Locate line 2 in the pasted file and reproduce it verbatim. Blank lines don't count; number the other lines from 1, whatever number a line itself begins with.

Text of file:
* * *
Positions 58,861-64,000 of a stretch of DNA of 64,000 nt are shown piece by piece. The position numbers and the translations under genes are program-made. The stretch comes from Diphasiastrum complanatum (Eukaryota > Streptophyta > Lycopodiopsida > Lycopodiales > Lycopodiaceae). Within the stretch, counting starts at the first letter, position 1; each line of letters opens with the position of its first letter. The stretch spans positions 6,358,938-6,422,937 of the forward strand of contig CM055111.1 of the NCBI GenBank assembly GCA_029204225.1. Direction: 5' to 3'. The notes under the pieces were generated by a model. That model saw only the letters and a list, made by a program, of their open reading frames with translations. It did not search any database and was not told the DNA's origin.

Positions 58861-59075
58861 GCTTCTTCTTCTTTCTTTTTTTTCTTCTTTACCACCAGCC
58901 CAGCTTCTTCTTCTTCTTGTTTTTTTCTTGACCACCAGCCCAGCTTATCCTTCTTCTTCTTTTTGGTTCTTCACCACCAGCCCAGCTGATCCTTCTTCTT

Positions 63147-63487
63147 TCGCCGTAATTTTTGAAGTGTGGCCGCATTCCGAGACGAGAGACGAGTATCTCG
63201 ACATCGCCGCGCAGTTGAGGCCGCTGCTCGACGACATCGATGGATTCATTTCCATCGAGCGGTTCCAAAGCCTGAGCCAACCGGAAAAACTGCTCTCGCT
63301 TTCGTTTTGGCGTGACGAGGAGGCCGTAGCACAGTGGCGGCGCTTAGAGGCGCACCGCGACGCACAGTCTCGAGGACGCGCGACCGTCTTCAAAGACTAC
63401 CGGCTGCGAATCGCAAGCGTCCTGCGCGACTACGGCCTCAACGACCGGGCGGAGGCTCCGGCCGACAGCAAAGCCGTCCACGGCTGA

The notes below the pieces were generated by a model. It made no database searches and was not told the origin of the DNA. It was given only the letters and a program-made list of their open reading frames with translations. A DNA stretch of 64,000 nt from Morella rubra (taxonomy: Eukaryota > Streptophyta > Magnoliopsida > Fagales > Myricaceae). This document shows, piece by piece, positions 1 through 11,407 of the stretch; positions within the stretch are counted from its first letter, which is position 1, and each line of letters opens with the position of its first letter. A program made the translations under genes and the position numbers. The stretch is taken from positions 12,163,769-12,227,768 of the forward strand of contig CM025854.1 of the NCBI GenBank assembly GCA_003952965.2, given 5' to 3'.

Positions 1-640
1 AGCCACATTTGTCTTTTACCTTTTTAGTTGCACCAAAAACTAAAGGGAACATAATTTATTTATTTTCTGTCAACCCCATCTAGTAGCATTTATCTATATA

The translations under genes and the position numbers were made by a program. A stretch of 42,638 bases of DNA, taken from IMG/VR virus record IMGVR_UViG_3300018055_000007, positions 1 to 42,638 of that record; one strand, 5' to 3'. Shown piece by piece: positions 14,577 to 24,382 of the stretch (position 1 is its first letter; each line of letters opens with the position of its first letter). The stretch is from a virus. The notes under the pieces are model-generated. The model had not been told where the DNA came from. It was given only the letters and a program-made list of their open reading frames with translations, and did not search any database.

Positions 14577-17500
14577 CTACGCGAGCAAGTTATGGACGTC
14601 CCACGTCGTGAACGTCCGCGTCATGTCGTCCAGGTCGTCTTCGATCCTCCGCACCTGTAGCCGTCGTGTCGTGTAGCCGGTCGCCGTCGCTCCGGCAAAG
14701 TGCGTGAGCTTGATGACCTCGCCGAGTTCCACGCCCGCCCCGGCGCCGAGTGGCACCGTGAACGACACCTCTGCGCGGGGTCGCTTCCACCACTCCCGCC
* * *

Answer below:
Positions 58861-59075